One of my first jobs was cashiering and sorting at a thrift store. I lasted an entire week and a half in the cavernous, grimy maw of grandpa sweaters, used underwear (why?!), and broken children’s toys. And though I may not have been cut out for thrift store employment (I moved on to the much more glorious shoe department at Mervyn’s in the mall), I developed a fond appreciation and lifelong habit of thrifting.
Hence, below are some the East Bay’s most stellar thrift, vintage, and used clothing stores. But first, a caveat: What makes a great thrift store is obviously subjective. While one shopper may prize organization above all, another may value friendly service or the lowest prices. And due to the rotating nature of used clothing stores, it’s impossible to say for certain whether a particular brand or item will be in stock if/when you decide to turn up. That said, with the help of crowdsourcing, Express staff insights, and personal experience, this list is a solid start for your gently used needs. Let’s get picky.
So much more than a clothing shop, Tilde (349 15th St., Oakland, TildeOakland.com) is a retail outlet that mainly features 1980s and 1990s (aka contemporary vintage) styles. It’s also an arcade, art gallery, event space, and has an upstairs library and reading room run by Libros Libres, a group that puts on literary happenings, and gives away free books! Owner Lisa Aurora partners with WRN FRSH, an Oakland-based brand, and Art Beat Foundation, in addition to selling her own handmade dresses and jewelry. The clothes you’ll find at Tilde are higher priced than what you’d find at, say, a Salvation Army, but the shop’s thoroughly winning attitude, superb nerdery, and local flair make it one of the most unique shopping experiences you’ll ever encounter in the East Bay.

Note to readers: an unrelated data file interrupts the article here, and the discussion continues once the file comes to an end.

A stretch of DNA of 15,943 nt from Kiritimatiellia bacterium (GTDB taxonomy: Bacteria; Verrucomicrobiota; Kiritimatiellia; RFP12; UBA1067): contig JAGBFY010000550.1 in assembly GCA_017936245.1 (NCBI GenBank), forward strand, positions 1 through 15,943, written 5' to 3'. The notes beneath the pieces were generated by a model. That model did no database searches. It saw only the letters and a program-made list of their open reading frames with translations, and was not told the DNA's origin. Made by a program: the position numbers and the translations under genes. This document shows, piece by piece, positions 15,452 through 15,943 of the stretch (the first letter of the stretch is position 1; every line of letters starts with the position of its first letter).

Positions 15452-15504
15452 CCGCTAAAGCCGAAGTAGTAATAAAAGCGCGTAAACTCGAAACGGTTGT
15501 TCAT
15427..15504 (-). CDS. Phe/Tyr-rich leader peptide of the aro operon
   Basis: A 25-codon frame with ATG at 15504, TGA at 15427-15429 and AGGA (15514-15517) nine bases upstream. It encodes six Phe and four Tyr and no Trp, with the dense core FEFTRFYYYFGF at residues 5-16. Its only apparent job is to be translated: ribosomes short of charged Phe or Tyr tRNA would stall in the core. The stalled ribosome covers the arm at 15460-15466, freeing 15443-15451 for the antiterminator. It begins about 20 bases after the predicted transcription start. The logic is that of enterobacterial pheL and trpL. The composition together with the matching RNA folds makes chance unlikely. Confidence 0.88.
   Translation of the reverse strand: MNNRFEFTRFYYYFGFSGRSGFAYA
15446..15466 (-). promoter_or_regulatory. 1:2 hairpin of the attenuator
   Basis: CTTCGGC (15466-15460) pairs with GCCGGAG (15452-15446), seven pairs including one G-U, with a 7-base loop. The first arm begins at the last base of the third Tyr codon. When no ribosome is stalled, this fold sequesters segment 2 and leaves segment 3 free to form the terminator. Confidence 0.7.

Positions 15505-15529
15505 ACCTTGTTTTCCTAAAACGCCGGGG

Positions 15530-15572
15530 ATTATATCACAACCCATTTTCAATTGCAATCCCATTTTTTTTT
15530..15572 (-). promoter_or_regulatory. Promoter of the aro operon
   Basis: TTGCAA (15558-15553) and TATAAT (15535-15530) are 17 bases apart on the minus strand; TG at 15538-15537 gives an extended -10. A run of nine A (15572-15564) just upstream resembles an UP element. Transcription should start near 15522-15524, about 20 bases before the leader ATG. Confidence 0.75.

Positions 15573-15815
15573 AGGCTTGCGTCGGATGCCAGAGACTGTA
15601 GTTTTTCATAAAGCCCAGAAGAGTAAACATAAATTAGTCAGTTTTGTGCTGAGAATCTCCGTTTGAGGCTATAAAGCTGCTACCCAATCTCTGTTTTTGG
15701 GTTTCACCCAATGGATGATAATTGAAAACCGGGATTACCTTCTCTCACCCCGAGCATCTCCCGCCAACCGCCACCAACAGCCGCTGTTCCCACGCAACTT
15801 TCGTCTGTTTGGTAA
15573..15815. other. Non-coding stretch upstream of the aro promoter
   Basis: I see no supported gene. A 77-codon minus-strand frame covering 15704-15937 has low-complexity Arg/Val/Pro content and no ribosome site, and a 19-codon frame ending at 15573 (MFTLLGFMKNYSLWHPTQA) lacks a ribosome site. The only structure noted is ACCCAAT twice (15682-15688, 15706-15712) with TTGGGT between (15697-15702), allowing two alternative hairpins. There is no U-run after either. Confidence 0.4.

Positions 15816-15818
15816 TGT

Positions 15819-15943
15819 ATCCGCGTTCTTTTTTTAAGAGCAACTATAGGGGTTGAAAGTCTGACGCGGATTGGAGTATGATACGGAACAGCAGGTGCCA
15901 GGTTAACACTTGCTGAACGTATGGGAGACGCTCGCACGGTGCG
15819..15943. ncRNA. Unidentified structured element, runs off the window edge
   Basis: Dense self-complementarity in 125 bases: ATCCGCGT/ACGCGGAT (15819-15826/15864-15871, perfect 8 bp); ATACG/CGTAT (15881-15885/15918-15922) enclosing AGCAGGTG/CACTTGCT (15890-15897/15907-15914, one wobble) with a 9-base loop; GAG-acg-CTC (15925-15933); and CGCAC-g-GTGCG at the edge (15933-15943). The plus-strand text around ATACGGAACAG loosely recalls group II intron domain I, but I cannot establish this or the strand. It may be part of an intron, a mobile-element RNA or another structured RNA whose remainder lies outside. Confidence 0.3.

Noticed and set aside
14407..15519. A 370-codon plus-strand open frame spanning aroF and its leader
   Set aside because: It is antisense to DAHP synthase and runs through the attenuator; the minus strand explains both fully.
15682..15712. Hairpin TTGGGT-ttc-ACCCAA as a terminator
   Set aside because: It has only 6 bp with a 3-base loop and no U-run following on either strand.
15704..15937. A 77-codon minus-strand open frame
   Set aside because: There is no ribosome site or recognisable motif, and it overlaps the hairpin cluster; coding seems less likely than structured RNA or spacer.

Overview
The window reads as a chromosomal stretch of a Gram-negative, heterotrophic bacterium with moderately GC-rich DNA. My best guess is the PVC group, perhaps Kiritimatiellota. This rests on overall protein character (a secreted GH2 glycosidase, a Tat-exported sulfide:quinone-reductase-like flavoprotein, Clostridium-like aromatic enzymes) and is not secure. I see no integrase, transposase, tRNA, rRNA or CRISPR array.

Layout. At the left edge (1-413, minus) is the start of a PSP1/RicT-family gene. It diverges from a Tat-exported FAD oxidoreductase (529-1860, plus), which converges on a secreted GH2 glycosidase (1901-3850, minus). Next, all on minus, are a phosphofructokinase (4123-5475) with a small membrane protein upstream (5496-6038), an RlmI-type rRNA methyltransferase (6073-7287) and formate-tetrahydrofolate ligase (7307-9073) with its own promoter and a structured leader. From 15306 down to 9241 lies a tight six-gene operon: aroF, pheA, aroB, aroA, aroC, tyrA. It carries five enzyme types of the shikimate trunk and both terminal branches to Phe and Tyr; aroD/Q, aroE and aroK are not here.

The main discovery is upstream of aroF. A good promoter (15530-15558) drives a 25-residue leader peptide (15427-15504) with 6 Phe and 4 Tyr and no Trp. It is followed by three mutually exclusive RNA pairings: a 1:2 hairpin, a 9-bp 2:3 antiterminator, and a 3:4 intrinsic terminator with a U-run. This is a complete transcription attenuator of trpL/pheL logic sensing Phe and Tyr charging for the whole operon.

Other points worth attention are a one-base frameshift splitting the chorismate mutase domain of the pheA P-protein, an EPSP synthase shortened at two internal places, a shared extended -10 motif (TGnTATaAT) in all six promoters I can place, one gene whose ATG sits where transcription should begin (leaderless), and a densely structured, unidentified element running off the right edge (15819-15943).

In this dilapidated red house in North Oakland, shoppers are unlikely to find what they were looking for — but they will most certainly find something they weren’t looking for, and that’s half the fun of thrifting, is it not? Inside (and outside) the spacious Victorian that is Antique Center (6519 Telegraph Ave., Oakland), you’ll find used furniture, housewares, and other doodads in varying stages of working order. Part antique shop, part garage sale, and part delightful eyesore, shopping at the Antique Center is difficult work (with erratic hours — calling ahead first is advisable), but the rewards are plentiful. For the committed rummager, you’re likely to find treasures unavailable anywhere else, such as an old pinball machine, a Saved by the Bell-era cellphone, or a taxidermied ground squirrel.
At 33,000 square feet, Hayward Eco Thrift (25891 Mission Blvd., EcoThrift.com) is one of the largest thrift stores I’ve ever seen (remarkably, Eco has an even bigger store in Sacramento at 39,000 square feet, and also operates stores in Stockton, Vallejo, and a few other cities in Northern California.) In addition to its size, Eco also turns over its entire store every 28 days, meaning each month promises a completely new experience. Be prepared to spend a lot of time here, in other words. Clothing styles range from the practical to the outright ridiculous (pink taffeta bridesmaid dress from the Eighties? You betcha. Alligator print slacks? Uh huh.), and Eco is an excellent and well priced (many items are under $10) place to shop for theme parties and other costumed getups. The housewares section is more hit-or-miss, so thrifters will probably do better to stick to the clothes.